Click here to load reader
Click here to load reader
Jun 14, 2020
Managing Virtual Teams – Theory and Methodology
Author: Assoc. Prof. Kristian Hadjiev, PhD, NBU
This paper studies the types of teams in management and identifies the essential characteristics of organizational models applied in management practice: work group – team – self-managed work team and virtual team. The focus is put on virtual teams. The key prerequisites, regularities and processes associated with the design and functioning of highly effective virtual teams are analyzed. The indicators of team effectiveness are specified and the factors influencing immediate results are analyzed. The multilateral relationships in the integrative models most cited in the last 20 years are explored not only at the input, but in the process of interaction, as well as the ways to achieve balance and good teamwork between team members. The aim is to find a common theoretical and methodological basis that brings together the fundamental models of virtual team effectiveness.
JEL: D03; D74; C81
In modern management virtual teams are a new paradigm in theory and management practice. Information and communication technologies transform the economy, business and institutions in society. For a long period of the development of management the emphasis has been on establishing a sustainable environment, hierarchy, traditional roles and routine operations. The intensive market penetration in all sectors of the economy, globalization and development of means of information communication necessitate a change in the behavior of the organization associated with the growing demands of consumers, the shorter lifecycle of products, technological developments, political and economic instability. The driving force of these transformational changes are communication and information technologies. The new opportunities for generating and providing information change the lifestyle, way of working and way of thinking. The requirements are increasing at every level, from the individual through the team to the global. The unprecedented number of corporate bankruptcies and corporate mergers in recent years illustrates a negative trend in business today. It is characterized by the inability of a number of organizations in different sectors of the global economy to adapt to dynamic changes in the external environment. This requires a reassessment of a number of management schemes that were considered indisputable until now and generating new starting points and organizational solutions.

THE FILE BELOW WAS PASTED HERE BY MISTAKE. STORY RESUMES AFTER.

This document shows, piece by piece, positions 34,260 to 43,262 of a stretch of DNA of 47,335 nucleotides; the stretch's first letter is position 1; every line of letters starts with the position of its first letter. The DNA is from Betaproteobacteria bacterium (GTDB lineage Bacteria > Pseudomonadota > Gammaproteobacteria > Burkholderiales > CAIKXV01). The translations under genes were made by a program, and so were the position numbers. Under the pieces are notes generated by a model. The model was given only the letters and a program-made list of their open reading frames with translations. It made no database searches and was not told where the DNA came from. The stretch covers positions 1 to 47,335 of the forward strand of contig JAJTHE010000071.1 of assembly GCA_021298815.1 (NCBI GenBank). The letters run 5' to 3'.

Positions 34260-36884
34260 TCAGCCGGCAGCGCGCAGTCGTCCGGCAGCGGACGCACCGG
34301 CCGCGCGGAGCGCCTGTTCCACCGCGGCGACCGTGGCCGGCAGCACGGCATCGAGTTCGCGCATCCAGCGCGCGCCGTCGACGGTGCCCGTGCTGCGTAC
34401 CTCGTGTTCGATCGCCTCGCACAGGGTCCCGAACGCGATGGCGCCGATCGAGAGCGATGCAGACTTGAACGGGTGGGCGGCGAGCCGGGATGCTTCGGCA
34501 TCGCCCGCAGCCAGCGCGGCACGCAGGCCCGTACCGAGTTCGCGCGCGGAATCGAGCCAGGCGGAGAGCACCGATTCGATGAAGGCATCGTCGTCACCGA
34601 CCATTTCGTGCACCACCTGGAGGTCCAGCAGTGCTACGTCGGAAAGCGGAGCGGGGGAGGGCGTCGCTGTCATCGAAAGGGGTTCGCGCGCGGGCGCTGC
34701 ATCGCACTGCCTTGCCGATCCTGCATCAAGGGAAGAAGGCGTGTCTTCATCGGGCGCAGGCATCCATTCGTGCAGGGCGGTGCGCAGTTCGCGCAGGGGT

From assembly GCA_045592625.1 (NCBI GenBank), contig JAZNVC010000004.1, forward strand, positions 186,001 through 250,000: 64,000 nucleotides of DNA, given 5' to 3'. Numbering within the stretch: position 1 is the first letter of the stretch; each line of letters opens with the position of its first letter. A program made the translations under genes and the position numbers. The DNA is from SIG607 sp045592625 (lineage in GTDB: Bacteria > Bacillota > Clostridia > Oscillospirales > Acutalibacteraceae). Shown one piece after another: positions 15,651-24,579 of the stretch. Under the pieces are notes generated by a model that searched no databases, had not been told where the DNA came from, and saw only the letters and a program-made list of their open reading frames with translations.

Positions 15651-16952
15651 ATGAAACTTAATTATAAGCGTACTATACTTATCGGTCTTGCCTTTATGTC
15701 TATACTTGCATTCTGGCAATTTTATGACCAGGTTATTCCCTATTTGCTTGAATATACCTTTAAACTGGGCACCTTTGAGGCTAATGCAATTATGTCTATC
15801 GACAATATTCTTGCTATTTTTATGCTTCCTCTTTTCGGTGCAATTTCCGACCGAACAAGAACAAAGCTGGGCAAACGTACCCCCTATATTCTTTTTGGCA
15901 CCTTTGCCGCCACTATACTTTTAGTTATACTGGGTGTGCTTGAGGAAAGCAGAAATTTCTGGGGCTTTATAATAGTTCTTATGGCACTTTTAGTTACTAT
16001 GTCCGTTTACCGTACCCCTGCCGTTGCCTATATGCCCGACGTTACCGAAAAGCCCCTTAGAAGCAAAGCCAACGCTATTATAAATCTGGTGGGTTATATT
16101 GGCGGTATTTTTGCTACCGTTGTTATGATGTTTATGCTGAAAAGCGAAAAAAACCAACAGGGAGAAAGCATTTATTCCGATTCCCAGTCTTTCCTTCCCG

Risk and uncertainty dominate in modern global and national economy. In research, processes of evolution of the concepts, changes in attitudes and generally accepted truths are occurring that lead to qualitative development of accumulated knowledge.
In the business world the focus is increasingly placed on the need for teamwork on consultancy basis as a basic factor to achieve competitive advantage in an environment of high uncertainty. Teams are a natural supplement to individual initiative and realization as they include greater commitment to the common achievements. Despite the general recognition of the need for teams in Bulgarian organizational practice, subconsciously this phenomenon is highly underestimated by the management. This is an insurmountable barrier to realizing the potential of the team.
I. Types of teams in management – nature and differentiation
In theory and management practice the terms ‘group’ and ‘team’ are used as synonyms, although they identify different organizational models. In many situations the boundaries are blurred and undefined. Groups in management have a broader meaning than teams and are applied to a large number of social and organizational forms[footnoteRef:1]. Research into group dynamics (therapeutic groups, Т-groups, etc.) have shown that the main task of the group members is the implementation of individual goals. The term ‘group’ is a generic concept and is distinguished form the work group by two main criteria – differentiated roles and tasks performed by the members. [1: Hackman, J., 1987. The design of work teams. In Handbook of organizational behavior. Englewood Cliffs, NJ: Prentice-Hall, pp. 315–342]
The team is a small group of people with additional knowledge and skills (technical, functional, interpersonal, social, cognitive) that are directly related in achieving specific common goals and unique results through an approach which holds them mutually responsible[footnoteRef:2]. If you remove the phrases ‘specific common goals’, ‘unique results’ and ‘mutual responsibility’, then this definition can refer to the groups. The main characteristic of team work is coordination through which team members self-regulate in the implementation of planned goals. The functional requirements that are identified as key features of the team environment are concurrency (parallel execution of activities) and consistency (team tasks and intermediate results are input for other members of the team). [2: Hadjiev, K., 2005. Management process and team work in management, NBU, Sofia, p. 154]